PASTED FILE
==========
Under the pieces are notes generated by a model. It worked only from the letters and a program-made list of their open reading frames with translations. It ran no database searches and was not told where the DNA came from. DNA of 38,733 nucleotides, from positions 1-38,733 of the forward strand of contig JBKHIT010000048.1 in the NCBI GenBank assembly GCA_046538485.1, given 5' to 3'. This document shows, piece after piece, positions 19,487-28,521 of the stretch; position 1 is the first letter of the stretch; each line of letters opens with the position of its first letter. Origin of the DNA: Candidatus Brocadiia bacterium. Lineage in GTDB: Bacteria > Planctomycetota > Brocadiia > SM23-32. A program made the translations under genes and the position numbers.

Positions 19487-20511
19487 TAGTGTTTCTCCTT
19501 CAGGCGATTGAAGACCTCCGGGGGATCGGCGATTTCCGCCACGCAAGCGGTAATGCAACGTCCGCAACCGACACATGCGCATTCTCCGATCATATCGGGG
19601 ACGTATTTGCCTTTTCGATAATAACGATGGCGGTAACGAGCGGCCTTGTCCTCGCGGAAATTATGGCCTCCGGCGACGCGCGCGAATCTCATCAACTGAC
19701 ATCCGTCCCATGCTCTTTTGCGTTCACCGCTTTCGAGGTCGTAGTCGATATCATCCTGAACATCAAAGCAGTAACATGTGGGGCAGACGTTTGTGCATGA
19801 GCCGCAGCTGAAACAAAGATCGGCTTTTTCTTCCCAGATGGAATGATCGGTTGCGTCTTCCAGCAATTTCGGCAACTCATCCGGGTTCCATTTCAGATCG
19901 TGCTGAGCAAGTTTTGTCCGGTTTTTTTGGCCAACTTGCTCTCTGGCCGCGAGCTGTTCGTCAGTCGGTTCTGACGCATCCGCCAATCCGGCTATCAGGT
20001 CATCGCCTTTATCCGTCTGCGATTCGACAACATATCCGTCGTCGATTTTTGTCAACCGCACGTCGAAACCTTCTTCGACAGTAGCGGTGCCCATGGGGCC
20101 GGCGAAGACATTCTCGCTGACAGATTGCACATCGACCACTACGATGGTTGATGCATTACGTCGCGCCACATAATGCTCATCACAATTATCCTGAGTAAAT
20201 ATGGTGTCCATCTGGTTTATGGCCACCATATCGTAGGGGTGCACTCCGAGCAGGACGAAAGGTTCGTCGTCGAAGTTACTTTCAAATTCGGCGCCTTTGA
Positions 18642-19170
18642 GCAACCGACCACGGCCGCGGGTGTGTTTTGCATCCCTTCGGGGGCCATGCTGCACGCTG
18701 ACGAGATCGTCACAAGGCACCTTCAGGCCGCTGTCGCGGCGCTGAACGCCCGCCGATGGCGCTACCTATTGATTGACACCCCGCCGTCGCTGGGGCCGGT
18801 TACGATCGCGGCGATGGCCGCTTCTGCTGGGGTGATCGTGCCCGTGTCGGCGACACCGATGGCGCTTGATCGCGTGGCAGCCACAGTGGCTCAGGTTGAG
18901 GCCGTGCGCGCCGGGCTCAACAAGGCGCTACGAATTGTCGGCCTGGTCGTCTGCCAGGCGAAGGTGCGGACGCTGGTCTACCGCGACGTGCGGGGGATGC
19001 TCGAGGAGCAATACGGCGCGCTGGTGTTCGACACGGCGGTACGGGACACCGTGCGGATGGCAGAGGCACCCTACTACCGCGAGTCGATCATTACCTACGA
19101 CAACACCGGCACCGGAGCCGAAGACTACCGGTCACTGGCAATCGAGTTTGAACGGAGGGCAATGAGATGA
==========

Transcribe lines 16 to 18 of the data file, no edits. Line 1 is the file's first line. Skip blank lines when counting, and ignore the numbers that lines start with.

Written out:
18901 GCCGTGCGCGCCGGGCTCAACAAGGCGCTACGAATTGTCGGCCTGGTCGTCTGCCAGGCGAAGGTGCGGACGCTGGTCTACCGCGACGTGCGGGGGATGC
19001 TCGAGGAGCAATACGGCGCGCTGGTGTTCGACACGGCGGTACGGGACACCGTGCGGATGGCAGAGGCACCCTACTACCGCGAGTCGATCATTACCTACGA
19101 CAACACCGGCACCGGAGCCGAAGACTACCGGTCACTGGCAATCGAGTTTGAACGGAGGGCAATGAGATGA